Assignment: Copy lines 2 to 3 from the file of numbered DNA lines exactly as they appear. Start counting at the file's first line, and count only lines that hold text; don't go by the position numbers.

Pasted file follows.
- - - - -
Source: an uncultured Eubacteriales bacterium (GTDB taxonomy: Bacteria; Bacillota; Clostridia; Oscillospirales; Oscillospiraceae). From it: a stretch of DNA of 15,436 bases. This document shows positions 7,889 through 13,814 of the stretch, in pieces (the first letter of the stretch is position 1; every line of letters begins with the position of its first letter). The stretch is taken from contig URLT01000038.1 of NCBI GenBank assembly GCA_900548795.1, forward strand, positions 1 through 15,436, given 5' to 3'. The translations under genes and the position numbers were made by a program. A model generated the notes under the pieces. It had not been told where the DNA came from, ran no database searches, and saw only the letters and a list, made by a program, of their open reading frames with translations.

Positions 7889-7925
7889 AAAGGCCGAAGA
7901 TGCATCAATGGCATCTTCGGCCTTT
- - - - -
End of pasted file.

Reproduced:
Positions 7889-7925
7889 AAAGGCCGAAGA